Studying abroad can be an amazing experience—students return home with a new perspective of the world and their place in it. It is important to remember, though, that there are risks associated with studying abroad of which it is important to be aware.
Morris students are held to the University of Minnesota Student Conduct Code whether they are on or off campus (including students studying abroad or participating in National Student Exchange). So get familiar with the code!
In an effort to help students get the most of their abroad experience, we have some tips for you to consider.
General Tips for Travel
- Use the same common sense traveling overseas as you would when traveling in the U.S.
- Be aware of and respectful of cultural differences. Going abroad will help you enhance your intercultural communication and understanding of diverse people, but be cognizant of how you behave in comparison to the general population of your host country.
- Avoid drawing attention to the fact that you are a tourist. When independently exploring with fellow program participants, avoid traveling in large English-speaking groups if English is not the host country’s language. Participate in the local culture and downplay American tendencies. Tourists may be more readily identified as crime targets.
- Remember that people you just met are not “friends.” You do not know their intentions or history, so be cautious until relationships are developed.
- Be aware of your surroundings—both to appreciate the experience and to be conscious of the people and places around you in case of emergencies
- Keep track of your belongings and hold on to your bags in crowded places or on public transport. It’s easy for someone to grab your bag if it is sitting on the seat next to you.
- Lock your room and avoid leaving valuables in your room. Utilize safety deposit boxes when possible. Many hostels have a safe at the main counter as do most hotels.
- If it is possible to leave your passport at your home abroad or in a safe, take advantage of that option and carry a photocopy in your wallet instead.
- Carry the following phone numbers with you: airline customer service, medical insurance, U.S. consulate and embassy, relatives at home, car/shuttle service.
- Visit Lonely Planet to read more about your destination country and browse guidebooks.
- See a doctor before going abroad to verify that you are in good physical and mental health. At this time, you should also see if there are vaccinations or medicines that you should get before going abroad. Do this at least four to six weeks before going abroad.
- If you become ill or injured while abroad, notify your local program personnel and contact the U.S. embassy for a list of medical facilities.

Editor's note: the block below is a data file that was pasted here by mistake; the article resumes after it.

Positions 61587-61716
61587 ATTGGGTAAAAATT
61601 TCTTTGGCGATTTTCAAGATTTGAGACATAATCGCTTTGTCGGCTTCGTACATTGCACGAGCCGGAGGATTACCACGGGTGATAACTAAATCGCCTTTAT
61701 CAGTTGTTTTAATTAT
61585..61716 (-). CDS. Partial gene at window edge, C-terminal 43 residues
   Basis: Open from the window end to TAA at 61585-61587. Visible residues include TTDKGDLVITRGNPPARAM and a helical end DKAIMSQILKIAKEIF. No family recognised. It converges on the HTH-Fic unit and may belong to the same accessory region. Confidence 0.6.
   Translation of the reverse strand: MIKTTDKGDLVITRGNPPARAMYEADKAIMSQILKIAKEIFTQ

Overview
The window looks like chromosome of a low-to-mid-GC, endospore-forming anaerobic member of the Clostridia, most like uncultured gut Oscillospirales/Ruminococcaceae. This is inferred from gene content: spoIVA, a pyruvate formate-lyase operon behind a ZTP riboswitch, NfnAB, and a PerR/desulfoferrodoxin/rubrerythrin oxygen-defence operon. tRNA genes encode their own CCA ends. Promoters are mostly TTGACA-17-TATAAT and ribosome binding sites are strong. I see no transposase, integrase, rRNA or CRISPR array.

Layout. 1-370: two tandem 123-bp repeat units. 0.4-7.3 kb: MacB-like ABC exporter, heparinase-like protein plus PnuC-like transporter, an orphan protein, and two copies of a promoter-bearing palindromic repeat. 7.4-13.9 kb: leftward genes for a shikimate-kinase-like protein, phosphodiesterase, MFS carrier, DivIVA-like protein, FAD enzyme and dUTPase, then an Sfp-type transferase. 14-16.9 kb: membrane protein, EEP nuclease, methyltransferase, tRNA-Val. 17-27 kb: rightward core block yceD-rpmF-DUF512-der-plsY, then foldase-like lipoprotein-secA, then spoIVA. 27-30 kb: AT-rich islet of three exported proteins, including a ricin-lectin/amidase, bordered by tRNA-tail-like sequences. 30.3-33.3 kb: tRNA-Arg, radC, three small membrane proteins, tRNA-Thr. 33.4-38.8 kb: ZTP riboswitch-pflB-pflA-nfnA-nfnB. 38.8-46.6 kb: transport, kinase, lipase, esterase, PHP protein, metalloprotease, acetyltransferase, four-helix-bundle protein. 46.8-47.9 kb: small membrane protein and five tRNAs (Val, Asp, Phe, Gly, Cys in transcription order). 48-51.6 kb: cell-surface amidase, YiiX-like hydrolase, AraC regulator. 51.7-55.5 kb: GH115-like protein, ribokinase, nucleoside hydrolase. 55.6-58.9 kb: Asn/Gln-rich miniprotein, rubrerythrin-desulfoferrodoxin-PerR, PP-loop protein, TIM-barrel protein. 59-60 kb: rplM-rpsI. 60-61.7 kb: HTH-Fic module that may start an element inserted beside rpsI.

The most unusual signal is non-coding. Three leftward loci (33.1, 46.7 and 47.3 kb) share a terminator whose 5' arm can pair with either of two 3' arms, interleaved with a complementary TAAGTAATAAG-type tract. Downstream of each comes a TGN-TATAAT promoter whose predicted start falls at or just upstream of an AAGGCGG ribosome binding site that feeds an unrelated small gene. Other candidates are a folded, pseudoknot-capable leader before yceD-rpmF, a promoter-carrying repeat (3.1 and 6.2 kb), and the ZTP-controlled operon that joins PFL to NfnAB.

- If you wear glasses or contact lenses, be sure to carry your optometrist’s prescription with you. You should also bring an extra pair of glasses and spare contact lenses.
- Keep a card with your doctor’s name and contact information and a list of your medications and allergies with you at all times.
- While abroad you are subject to local laws. There is little that the University or State Department can do to assist you if you end up in jail, so know the local laws and abide by them.
- Avoid participating in political demonstrations, drinking excessively, or using drugs. More than one-third of U.S. citizens jailed abroad are held on drug charges.
- If you get in legal difficulty, contact the consulate immediately.
- Keep a small amount of money in your wallet or money pouch to pay for minor expenses rather than pulling out all of your money every time you make a purchase. Avoid pulling out big wads of money while in public.
- Be discreet about your money and passport. Using a money pouch or belt makes it more difficult to be pick-pocketed.
- Carry a variety of payment methods, the safest being traveler’s checks. Change traveler’s checks only as you need them.
- Don’t carry all of your money with you. Keep it in a variety of places—your wallet or money pouch, bag, and/or fold some in with your passport.
- ATMs can be found everywhere. Check with your cash card company on procedures in foreign countries or if your card can only be used in certain machines.
- Report theft immediately to the authorities.
- Carry small amounts of cash for small expenses like cab fare.
- If you plan to use public transport, study maps and ask your program staff or host family if they have suggestions to help you learn how the system works and where it will take you. Ask if there are areas that you should avoid.
- Know the subway and bus schedule and know the hour that they stop running for the night.
- Read about the taxi system in guidebooks to identify legitimate and illegitimate cabs and give you tips on pricing and finding a cab when you need one.